The belief that we eat because we are emotionally flawed is not new. In fact it's one of the oldest concepts out there. Personally, I feel that this is an outdated belief that does a disservice to our current understanding of weight gain, and more importantly, to those people who struggle with overweight. I understand, of course, that eating is tied to emotion. I also understand that there are a subset of people who eat strictly to solve problems, hide under a layer of fat, or act out self-destructively. But in the many years I've been treating ow/ob patients, I've discovered a fascinating thing. Almost everyone believes that they are overweight because of an emotional failing. When we give them real skills to battle their problem, they find out that they actually had more of a physical and neurochemical problem. It just felt as if it was their fault.
I think that the knee-jerk reaction that ties an empty, meaningless life to being too fat is the basis for the guilt we feel when we gain. We must be weak. Worse, we are obviously lacking in some kind of happiness, balance, humanity. Because we believe these things about ourselves, others are free to view us in just this light. And believe me, they do.
"What Are You Hungry For" begins with a fundamental contradiction. If weight gain is based on a lack of fulfillment, why would Dr. Chopra, among the most balanced and enlightened men on the planet, gain weight? And if Dr. Chopra was unbalanced, how could those of us with far less skill and training hope to gain an enlightenment greater than his?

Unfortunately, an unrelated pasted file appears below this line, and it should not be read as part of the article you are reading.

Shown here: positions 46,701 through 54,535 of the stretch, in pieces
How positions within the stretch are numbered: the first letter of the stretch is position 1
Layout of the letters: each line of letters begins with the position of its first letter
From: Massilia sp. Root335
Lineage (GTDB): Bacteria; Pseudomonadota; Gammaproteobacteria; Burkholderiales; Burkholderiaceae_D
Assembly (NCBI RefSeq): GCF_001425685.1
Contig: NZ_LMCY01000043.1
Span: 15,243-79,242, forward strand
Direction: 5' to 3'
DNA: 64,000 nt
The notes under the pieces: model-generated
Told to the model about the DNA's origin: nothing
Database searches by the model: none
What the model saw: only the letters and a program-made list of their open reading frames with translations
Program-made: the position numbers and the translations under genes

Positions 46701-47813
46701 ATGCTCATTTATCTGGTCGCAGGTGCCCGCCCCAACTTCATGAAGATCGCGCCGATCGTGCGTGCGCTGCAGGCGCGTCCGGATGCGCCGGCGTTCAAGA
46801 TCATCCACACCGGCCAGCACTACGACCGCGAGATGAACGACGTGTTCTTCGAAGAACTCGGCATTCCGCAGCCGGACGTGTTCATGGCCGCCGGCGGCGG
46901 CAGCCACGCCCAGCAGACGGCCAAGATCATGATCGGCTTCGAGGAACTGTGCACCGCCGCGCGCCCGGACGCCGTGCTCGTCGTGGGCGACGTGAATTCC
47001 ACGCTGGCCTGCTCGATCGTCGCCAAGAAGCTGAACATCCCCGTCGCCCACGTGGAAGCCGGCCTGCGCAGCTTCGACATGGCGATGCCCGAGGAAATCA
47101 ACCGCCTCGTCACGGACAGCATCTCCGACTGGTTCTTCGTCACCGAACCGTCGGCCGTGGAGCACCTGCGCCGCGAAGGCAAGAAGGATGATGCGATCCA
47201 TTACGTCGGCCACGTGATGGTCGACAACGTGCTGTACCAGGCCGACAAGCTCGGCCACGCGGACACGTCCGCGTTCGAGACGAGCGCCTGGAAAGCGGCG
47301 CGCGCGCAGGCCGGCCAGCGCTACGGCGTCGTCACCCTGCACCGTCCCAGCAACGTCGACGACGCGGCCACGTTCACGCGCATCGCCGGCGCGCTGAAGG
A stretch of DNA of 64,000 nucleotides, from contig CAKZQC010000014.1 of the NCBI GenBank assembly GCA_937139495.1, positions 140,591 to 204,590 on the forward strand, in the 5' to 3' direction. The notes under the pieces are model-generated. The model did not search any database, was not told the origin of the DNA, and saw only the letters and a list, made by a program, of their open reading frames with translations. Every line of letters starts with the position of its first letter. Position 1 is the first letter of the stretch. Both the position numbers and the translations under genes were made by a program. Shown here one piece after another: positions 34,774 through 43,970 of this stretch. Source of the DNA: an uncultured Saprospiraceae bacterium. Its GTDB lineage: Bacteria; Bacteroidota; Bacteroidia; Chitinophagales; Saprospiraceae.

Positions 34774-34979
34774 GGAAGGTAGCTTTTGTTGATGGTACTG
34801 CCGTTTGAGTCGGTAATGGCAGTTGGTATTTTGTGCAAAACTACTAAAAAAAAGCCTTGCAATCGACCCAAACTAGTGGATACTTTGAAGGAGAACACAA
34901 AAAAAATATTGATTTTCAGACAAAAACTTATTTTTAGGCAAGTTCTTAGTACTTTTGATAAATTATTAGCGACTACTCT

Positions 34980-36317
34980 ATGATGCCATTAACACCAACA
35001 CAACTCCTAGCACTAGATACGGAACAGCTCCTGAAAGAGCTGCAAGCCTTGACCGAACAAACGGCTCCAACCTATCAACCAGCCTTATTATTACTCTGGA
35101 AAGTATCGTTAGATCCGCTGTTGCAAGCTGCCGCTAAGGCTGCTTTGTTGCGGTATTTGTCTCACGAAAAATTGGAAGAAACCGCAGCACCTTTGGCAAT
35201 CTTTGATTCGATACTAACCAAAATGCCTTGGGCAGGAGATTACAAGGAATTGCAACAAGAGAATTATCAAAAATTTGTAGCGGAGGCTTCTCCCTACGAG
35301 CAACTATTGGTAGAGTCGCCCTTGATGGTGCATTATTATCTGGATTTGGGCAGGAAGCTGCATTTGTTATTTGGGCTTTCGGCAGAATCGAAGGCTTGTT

Dr. Chopra actually does not describe any hole in his life. Instead, he describes a situation in which he stopped paying attention to what he was eating due to being stressed and busy. To lose his own 20 pounds, Dr. Chopra did not look for the lack of fulfillment in his being. Instead, he started paying attention to what he was eating (he prefers to use the word "mindfulness") and went on a diet.
Chopra does not like the word diet. Many authors of weight loss books don't like that word, even while writing about their chosen diet for 300 or so pages. "Diets don't work!", they all proclaim. But that's only because these authors use the word diet to describe some faddish form of starvation. In fact, a diet is simply a prescribed and definite way of eating. Following a diet that you believe in, that works for you and that YOU control is one of the most important keys to healthful life. Diet not only works, it is supreme.
Thus, I reiterate, Chopra went on a diet. His choice?
No processed foods at all
No alcohol, no cheese
No white sugar
Drastic cut back on salt
No red meat. Smaller amounts chicken and fish.
Greater focus on vegetables and fruits.
I would submit that the reason that Chopra lost weight and felt better was that he cut out carbs and salt. If he wanted to lose more, he could have also cut out grains. Making these types of changes, particularly if you are a man with some muscle mass and a decent metabolism, is often enough to cause a weight loss of 20 pounds or more. Getting processed foods and many carbs out of the diet lowers appetite and makes long term weight loss possible. Preventing the re-entry of the foods engineered to addict the brain, releases the eater from the shackles of the SAD.
But while Dr. Chopra does devote a good deal of the book to eating a cleaned up diet, he spends equal time telling the reader that the reason he or she got into this fix was a life lacking meaning. "Fill yourself with other kinds of satisfaction" he says," (and) food will no longer be a problem". Here is where Chopra loses me. Although sustaining balance is very helpful when one is trying to change the way one lives, it is not, in my view, emotional balance that staves off poor food choice. It is the long term practice of cutting out addictive foods that accomplishes that.